I am wondering why they use such small cogs on a bike. Problem with that is as you get down below about 15 teeth, you cannot get precise steps to the next gear. For example, you can go 15 to 14 or 15 to 13. 15 to 14 is about a 7% difference. 15 to 13 is about a 14% difference. Now lets suppose instead they had cogs twice the size such as 30 replaces the 15 gear. Now you have twice as many choices. You can go from 30 to 29 (about 3.5%), 30 to 28 (about 7%), 30 to 27 (10%), 30 to 26 (about 14%)...
Where this method really shines is when you get down to about 12,11,10 teeth. Then you are forced to space the next gear about 10% away. With my system you could space very high gears within 5% of each other. For example, the 2nd highest gear on a bike could have a 21T cog and the top gear could be 20T, representing only a 5% difference. Cadence would drop from say 100 RPMs to 95 RPMs which someone could likely power thru much easier than a 10% increase.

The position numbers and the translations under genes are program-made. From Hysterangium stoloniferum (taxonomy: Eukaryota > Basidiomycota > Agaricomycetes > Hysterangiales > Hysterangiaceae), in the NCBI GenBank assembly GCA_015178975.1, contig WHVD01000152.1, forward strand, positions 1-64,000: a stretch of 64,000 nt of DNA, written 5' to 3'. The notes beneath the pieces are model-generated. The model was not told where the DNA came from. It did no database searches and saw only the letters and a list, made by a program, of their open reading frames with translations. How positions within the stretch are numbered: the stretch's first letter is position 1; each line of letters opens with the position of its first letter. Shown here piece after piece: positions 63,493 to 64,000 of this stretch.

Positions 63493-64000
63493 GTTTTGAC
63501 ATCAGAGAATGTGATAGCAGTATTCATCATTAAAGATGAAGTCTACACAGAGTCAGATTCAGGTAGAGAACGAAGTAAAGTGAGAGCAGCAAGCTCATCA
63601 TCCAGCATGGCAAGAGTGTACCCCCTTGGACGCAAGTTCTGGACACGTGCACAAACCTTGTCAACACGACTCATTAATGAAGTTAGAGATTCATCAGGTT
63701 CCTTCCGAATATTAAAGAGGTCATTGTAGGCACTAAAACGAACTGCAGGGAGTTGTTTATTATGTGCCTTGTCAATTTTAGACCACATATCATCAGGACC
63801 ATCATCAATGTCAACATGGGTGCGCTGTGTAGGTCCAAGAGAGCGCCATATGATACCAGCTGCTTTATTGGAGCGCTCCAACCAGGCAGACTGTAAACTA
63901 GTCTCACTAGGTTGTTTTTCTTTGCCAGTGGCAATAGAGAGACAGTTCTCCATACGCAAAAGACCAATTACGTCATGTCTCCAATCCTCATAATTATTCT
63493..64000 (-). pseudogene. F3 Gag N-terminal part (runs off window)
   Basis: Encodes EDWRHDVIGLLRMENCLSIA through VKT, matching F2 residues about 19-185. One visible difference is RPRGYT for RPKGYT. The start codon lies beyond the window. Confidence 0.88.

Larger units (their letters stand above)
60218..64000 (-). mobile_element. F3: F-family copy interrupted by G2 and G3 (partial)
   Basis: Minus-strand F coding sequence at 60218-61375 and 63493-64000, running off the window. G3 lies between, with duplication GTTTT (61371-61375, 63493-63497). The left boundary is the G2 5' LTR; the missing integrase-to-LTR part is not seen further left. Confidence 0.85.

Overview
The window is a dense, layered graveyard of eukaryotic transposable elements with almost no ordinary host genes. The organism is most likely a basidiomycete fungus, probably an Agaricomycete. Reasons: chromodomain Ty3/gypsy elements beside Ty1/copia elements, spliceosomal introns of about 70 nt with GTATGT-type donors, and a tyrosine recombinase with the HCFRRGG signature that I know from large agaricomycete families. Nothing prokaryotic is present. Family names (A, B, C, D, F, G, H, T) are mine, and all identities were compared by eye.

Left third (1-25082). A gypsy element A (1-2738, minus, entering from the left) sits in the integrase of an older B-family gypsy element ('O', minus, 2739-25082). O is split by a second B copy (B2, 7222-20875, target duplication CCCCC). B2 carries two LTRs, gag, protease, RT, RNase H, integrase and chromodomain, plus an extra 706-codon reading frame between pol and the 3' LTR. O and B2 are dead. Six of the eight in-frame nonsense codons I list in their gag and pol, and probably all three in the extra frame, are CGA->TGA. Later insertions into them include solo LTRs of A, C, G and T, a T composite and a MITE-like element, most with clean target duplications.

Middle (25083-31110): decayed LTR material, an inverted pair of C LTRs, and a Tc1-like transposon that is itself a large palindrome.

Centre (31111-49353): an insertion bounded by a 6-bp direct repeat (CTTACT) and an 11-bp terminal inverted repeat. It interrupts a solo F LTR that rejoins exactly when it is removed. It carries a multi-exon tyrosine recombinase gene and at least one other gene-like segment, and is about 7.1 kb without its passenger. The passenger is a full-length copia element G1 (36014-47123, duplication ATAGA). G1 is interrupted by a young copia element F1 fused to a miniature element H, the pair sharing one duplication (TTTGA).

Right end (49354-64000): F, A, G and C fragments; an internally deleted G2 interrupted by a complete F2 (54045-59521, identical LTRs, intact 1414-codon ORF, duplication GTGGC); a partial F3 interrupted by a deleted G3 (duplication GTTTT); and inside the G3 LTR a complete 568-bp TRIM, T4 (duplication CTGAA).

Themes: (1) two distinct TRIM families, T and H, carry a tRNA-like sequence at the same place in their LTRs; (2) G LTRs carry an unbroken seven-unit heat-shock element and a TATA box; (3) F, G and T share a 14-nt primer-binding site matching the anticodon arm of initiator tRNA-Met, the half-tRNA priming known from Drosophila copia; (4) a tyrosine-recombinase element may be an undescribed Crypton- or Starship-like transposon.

Also, I suspect the larger gears are marginally more efficient in power transfer and should help extend chain life.
So is this a practical idea and if so, why don't bike manufacturers offer it?